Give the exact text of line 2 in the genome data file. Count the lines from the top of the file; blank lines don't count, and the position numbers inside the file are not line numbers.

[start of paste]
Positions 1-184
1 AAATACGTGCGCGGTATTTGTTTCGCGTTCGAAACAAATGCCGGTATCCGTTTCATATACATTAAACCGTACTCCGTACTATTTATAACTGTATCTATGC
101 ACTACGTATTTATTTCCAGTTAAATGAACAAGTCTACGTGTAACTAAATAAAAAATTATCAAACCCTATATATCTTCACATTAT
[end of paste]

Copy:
1 AAATACGTGCGCGGTATTTGTTTCGCGTTCGAAACAAATGCCGGTATCCGTTTCATATACATTAAACCGTACTCCGTACTATTTATAACTGTATCTATGC